Start your seeds 6-8 weeks before your last average frost date for a spring planting. For a fall garden, plant start your cabbage seeds 11-12 weeks before the expected first frost.
Sow cabbage seeds in your trays ¼” deep and keep the soil moist until seeds germinate. Give seedlings lots of light and some air circulation from a fan as they grow.
I personally use Root Riot cubes placed in trays to start my indoor seeds. I use this system both for plants I’ll be transplanting to soil and plants started for my hydroponic grow tower. I have two clip-on grow lights that are easy to position and use a small battery operated USB chargeable fan for air.
Your transplants will be ready to go out when they reach about 4-5” in height.
If you do want to start seeds outside in spring or late summer, simply sow your seeds ¼-½” deep in prepared soil. You can put seeds out in spring 2-4 weeks before the last frost. (The traditional sowing time for cabbage in northern areas used to be St. Patrick’s Day.)
Cabbage Varieties to Try
There are plenty of cabbage varieties out there. If this is your first time growing this crop, look for disease resistant and/or early maturing cultivars to give yourself the best chance for success.
Many of the cabbages on this list are early cabbages, but a couple aren't so make sure to read the description.
Purple Cabbage Seeds
This purple cabbage is stunning in the garden or on your plate! Purple cabbages are even more nutritious than their green counterparts thanks to high levels of antioxidants.
It is compact and stores well when grown as a fall cabbage. This variety takes about 76 days to maturity.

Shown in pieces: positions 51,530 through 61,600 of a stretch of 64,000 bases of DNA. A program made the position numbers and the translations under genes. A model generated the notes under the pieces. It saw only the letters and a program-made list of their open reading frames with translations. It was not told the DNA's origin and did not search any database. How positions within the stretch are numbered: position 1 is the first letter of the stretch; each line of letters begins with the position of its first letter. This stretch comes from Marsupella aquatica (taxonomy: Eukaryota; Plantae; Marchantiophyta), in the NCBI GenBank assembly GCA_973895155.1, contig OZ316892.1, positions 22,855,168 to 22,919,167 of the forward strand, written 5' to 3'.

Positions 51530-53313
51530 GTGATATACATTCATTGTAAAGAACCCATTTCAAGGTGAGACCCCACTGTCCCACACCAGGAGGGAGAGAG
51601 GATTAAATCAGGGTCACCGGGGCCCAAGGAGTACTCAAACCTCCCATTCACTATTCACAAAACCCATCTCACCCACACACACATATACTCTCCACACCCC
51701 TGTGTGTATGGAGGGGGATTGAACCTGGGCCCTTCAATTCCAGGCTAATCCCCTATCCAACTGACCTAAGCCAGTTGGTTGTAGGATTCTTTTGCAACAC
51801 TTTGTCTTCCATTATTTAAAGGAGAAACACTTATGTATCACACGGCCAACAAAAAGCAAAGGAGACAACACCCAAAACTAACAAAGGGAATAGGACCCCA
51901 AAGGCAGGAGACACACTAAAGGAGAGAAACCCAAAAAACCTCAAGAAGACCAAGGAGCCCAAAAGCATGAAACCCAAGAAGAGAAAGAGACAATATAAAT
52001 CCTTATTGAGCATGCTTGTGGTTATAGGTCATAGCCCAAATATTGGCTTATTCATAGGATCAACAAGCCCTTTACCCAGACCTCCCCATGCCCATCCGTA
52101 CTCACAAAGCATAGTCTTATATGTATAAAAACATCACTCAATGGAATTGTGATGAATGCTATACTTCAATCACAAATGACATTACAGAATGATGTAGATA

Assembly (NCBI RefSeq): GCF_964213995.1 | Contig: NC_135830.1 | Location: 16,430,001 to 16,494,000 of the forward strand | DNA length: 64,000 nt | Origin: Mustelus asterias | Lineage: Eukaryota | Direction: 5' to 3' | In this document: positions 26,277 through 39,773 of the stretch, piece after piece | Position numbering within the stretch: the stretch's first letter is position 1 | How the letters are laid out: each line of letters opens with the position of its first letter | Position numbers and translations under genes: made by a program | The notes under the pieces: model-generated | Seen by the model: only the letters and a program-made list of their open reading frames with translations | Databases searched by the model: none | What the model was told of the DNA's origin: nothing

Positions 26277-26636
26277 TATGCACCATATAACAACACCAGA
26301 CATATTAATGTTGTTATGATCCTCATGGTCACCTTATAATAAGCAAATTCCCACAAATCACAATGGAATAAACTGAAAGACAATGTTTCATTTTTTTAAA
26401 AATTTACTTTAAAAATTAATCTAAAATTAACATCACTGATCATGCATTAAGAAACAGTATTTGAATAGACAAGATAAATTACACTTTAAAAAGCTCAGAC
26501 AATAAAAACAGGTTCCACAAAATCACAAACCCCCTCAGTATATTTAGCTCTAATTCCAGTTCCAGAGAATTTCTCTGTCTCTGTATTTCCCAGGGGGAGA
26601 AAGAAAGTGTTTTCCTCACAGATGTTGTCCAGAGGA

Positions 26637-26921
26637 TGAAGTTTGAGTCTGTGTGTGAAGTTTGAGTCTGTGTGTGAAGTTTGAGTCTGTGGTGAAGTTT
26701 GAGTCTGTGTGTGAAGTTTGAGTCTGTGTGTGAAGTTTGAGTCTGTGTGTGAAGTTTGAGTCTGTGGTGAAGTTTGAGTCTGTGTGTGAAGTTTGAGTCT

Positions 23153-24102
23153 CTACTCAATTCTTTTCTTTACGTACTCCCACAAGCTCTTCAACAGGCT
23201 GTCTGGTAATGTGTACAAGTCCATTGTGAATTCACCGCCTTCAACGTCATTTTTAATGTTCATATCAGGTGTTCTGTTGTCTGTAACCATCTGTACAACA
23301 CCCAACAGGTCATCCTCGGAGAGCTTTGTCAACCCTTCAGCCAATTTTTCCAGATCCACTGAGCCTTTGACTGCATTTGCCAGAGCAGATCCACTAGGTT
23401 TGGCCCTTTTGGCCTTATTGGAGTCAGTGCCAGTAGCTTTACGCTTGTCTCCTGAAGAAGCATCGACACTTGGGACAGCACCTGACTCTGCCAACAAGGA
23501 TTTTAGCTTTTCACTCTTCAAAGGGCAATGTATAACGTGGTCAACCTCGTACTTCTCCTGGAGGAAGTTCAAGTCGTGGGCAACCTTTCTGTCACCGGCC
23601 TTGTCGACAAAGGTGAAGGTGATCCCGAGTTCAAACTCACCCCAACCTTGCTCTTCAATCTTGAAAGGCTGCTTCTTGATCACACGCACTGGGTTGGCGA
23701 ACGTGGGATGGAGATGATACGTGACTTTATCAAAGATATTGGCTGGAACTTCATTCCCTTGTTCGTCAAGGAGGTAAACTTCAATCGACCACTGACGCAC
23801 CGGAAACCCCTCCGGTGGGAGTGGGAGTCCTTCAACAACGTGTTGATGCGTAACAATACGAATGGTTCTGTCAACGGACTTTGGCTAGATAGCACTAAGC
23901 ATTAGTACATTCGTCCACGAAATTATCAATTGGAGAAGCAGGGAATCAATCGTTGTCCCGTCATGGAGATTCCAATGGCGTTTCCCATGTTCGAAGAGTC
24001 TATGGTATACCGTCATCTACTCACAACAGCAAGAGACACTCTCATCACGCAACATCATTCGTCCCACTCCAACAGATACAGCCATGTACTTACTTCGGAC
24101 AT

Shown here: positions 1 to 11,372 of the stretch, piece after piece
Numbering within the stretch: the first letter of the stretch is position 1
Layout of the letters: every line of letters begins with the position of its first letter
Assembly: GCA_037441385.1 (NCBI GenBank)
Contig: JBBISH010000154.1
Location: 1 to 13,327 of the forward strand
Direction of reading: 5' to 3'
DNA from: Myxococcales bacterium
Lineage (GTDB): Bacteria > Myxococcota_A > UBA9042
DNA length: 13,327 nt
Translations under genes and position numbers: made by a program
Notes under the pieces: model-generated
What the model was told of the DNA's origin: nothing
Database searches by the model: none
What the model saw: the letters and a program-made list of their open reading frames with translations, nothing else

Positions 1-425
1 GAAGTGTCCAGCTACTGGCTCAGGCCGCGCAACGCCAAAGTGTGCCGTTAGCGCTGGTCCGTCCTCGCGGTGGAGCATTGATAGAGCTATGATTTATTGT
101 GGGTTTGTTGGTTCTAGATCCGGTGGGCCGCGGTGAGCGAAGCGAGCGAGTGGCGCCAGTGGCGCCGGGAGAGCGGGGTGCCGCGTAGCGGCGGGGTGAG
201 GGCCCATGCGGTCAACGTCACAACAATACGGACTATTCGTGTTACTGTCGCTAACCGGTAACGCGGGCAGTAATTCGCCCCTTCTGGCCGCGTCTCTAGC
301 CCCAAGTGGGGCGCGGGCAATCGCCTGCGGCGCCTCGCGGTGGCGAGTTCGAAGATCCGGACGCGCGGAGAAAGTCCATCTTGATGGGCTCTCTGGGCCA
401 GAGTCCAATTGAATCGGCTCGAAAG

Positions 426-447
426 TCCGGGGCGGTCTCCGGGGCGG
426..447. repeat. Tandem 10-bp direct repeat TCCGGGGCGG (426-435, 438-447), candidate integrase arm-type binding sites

Brunswick is a cabbage (6-9 lbs.) that stores well. It matures in 85-90 days and is very cold hardy. This cabbage is great for making sauerkraut!
The seller, Southern Seed Exchange, is one I personally use and recommend. They ship promptly and I've always had great germination rates from their seeds.
Charleston Wakefield is a mid-sized heirloom that dates back to the 19th century. It matures in 70-75 days and is considered a good choice for Southern growing conditions. You won't find this delicious cabbage in many stores!
The hearts are sweet, especially when roasted. This cabbage was a dinner table staple in America for many years.
Alcosa is a savoy, crispy cabbage with adorable wrinkly leaves. It matures quickly (62-65 days) and heads are small.
Copenhagen Market Cabbage 100 Organic Seeds Heirloom GMO | Etsy
Copenhagen market is a delicious heirloom that's been around for over 100 years!
These medium sized heads are cold hardy and can be grow all the way from zones 3-9. Virtually everyone in the US can grow these tasty cabbages.
The seller, Southern Seed Exchange, is a company I personally use and recommend. I am always impressed by their prompt shipping.
Early Red Acre Heirloom Cabbage Seeds | Etsy
Red Acre is a lovely, compact purple cabbage that stores well and grows quickly with about 76 days to maturity.
These smaller cabbage heads rarely split, making them a great choice for beginners.
The color will add a pop of color to your fall or spring garden!
How to Plant and Grow Cabbage
When it comes to planting your cabbages, spacing is one of the most important parts. Overcrowding your plants invites fungal diseases in, which cabbages are prone to.
Most varieties should be spaced 12-24” from each other. If you’re planting in rows, leave 3’ of space between each row.
Cabbages can take some frost, but their ideal growing temperature is in a range of 60-65°F. If you started seeds indoors, make sure you harden plants off for a week before planting in the ground.
Cabbage growing tips
Once you get your cabbages off to a good start, here’s how to keep them going:
- Applying a thick layer of a lightweight mulch like straw will help keep soil moisture consistent and cut down on weeds. It will also help protect the roots of your plants once the sun starts to get hot in the summer. However, you might want to wait until after the rainy season has ended to apply. Applying mulch when it’s already wet outside will just create a magnet for slugs.